After abandoning my Fitbit device in January because using it didn’t see improvement in my weight (see previous post), I was wondering if I could still measure my risk to develop cardiovascular diseases and other preventable chronic diseases (diabetes e.g.). So, still sitting at my desk (something I do for more than 8 hours a day in theory – probably more in practice), I looked into the ways to monitor my risk for these diseases …
Category: My life
I’ve been using several Fitbit devices since a few years and I decided to stop using them in 2017. My feeling (like many people experienced before) is that wearable devices don’t work. Yes, you’ve read correctly: I was a big supporter of wearables, following the adage “what you can’t measure you can’t manage”, but not anymore.
Why do I write that? What works then? And what does that have to do with the title? Continue reading “Do you gain weight before moving to the USA?”
I wish you all a very happy new year 2017. This time of the year is when you usually do new resolutions. And, among others, I resolved to post more often new ideas and thoughts on at least one broad topics: quantified self.
As I moved to a new office, I met new colleagues and one of them brought her own coffee machine and placed it on her desk. It’s a bright red Nespresso machine, a kind of statement that the owner doesn’t drink the free coffee offered in kitchenettes on all floors:
Given that the company has a professional Nespresso machine downstairs (i.e. similar quality of coffee but with capsules of different shapes), I was wondering if this is really worth buying. The calculation is simple …
On one hand, the “public” Nespresso machine sells 1 capsule at 0.50€ and pours the water (through the capsule) in a cardboard cup.
On the other hand, the cheapest personal Nespresso machine you can buy in Belgium costs 199.00€. The cheapest personal Nespresso capsule you can buy costs 0.35€ (let’s forget for a moment you have to buy them in multiple of 10 and there are savings to be made if you buy large quantities).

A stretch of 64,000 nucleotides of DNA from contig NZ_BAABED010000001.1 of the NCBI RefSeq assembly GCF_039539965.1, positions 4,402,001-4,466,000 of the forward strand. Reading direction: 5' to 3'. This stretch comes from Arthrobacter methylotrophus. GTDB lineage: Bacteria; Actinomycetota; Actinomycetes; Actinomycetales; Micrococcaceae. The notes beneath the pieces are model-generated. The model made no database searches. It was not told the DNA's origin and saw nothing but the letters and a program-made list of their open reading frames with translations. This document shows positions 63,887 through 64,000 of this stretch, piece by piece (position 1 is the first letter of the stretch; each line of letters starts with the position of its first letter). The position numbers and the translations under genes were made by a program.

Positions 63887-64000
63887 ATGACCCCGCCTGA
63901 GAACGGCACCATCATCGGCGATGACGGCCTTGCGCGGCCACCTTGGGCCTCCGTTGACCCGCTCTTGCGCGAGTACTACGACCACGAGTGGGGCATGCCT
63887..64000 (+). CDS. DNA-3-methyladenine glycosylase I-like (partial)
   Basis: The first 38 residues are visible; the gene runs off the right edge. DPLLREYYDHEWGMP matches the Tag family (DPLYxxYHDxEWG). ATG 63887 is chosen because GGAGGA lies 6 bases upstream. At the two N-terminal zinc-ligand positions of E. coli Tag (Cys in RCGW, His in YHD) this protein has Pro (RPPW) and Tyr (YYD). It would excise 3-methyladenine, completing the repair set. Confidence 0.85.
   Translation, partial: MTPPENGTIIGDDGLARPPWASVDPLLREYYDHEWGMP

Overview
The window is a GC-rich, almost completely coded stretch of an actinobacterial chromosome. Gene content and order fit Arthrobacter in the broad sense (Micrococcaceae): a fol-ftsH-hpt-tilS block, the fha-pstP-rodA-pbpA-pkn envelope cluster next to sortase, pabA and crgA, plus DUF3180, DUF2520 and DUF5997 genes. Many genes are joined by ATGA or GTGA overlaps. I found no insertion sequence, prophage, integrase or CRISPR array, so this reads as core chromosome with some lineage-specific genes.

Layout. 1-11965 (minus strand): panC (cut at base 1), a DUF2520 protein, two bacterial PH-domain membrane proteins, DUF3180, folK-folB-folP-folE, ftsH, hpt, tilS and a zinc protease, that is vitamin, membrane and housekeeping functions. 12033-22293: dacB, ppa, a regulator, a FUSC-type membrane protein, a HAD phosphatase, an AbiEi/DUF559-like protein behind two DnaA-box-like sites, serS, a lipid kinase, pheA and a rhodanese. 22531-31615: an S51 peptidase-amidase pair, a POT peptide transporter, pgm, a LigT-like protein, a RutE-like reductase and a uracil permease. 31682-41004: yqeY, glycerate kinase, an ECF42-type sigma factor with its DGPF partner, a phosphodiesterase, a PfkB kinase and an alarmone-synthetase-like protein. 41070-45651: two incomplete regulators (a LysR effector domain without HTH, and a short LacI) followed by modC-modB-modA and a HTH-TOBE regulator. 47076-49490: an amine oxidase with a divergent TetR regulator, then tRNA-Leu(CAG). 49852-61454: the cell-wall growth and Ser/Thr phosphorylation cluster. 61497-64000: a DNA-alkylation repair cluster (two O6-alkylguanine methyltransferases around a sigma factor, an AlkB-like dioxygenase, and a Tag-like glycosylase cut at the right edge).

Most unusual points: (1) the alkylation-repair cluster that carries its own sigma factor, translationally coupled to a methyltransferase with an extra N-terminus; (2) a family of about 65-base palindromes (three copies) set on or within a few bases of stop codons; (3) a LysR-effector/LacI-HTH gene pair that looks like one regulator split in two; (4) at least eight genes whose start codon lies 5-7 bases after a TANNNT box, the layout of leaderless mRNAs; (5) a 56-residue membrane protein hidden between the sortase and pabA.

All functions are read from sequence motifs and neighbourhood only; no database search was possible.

Therefore the upfront cost of the personal Nespresso machine tells me it’s more expensive to have my own machine on my desk. But after how many capsules (i.e. cups of coffee) does it become cheaper to have my machine? The equation is easy: 199.00 + 0.35 * x = 0.5 * x (where x is the number of cups of coffee). Solving it tells me I need to consume 1,327 capsules from my machine in order to get my coffee cheaper than on the “public” machine. That is more than 3.6 years if I drink 1 coffee per day – only slightly less than a year if I drink 4 coffees per day (which is a lot).
Of course, this simple calculation doesn’t take into account electricity, water, cleaning cups or the cups themselves ; they are considered free in both situations (which they are, in practice). It doesn’t take into account neither the convenience of not having to stand up, go down a few stairs to the “public” machine. But, for the future, it doesn’t take into account neither the benefit of having moved more during office hours (more than just sitting the whole day).
So, given some assumptions, having my own Nespresso machine on my desk is probably not economically viable at a reasonable time horizon, unless I drink a lot of coffee and if I value the convenience of not losing a few minutes to go down to the “public” machine. But going downstairs for a coffee prevent me from sitting for too long at my desk and it allows me to meet other colleagues downstairs. I’ll keep this habit! 😉